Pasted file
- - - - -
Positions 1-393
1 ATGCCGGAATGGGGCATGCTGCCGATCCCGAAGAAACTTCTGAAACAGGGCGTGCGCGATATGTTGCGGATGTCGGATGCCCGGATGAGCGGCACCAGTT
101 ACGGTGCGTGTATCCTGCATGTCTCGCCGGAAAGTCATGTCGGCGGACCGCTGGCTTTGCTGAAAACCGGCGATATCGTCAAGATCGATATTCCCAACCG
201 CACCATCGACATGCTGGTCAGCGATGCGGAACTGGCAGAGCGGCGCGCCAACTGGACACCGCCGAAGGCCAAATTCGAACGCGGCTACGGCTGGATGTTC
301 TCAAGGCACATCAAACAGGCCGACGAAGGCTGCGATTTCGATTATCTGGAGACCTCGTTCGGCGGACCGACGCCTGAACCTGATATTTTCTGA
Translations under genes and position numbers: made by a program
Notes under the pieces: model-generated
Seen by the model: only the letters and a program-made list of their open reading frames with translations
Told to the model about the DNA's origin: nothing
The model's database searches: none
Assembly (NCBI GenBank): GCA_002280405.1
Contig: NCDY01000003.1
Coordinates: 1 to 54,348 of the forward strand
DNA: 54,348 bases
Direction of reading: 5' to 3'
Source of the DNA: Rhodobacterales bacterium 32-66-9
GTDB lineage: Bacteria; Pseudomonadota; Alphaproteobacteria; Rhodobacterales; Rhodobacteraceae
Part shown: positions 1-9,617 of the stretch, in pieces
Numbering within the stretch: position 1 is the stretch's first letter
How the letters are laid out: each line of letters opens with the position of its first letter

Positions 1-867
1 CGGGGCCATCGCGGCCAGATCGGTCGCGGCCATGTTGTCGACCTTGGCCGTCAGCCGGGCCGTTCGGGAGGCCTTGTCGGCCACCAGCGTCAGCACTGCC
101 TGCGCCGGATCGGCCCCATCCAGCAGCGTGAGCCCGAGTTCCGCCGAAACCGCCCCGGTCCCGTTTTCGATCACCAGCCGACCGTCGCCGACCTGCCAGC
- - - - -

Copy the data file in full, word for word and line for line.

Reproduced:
Positions 1-393
1 ATGCCGGAATGGGGCATGCTGCCGATCCCGAAGAAACTTCTGAAACAGGGCGTGCGCGATATGTTGCGGATGTCGGATGCCCGGATGAGCGGCACCAGTT
101 ACGGTGCGTGTATCCTGCATGTCTCGCCGGAAAGTCATGTCGGCGGACCGCTGGCTTTGCTGAAAACCGGCGATATCGTCAAGATCGATATTCCCAACCG
201 CACCATCGACATGCTGGTCAGCGATGCGGAACTGGCAGAGCGGCGCGCCAACTGGACACCGCCGAAGGCCAAATTCGAACGCGGCTACGGCTGGATGTTC
301 TCAAGGCACATCAAACAGGCCGACGAAGGCTGCGATTTCGATTATCTGGAGACCTCGTTCGGCGGACCGACGCCTGAACCTGATATTTTCTGA
Translations under genes and position numbers: made by a program
Notes under the pieces: model-generated
Seen by the model: only the letters and a program-made list of their open reading frames with translations
Told to the model about the DNA's origin: nothing
The model's database searches: none
Assembly (NCBI GenBank): GCA_002280405.1
Contig: NCDY01000003.1
Coordinates: 1 to 54,348 of the forward strand
DNA: 54,348 bases
Direction of reading: 5' to 3'
Source of the DNA: Rhodobacterales bacterium 32-66-9
GTDB lineage: Bacteria; Pseudomonadota; Alphaproteobacteria; Rhodobacterales; Rhodobacteraceae
Part shown: positions 1-9,617 of the stretch, in pieces
Numbering within the stretch: position 1 is the stretch's first letter
How the letters are laid out: each line of letters opens with the position of its first letter

Positions 1-867
1 CGGGGCCATCGCGGCCAGATCGGTCGCGGCCATGTTGTCGACCTTGGCCGTCAGCCGGGCCGTTCGGGAGGCCTTGTCGGCCACCAGCGTCAGCACTGCC
101 TGCGCCGGATCGGCCCCATCCAGCAGCGTGAGCCCGAGTTCCGCCGAAACCGCCCCGGTCCCGTTTTCGATCACCAGCCGACCGTCGCCGACCTGCCAGC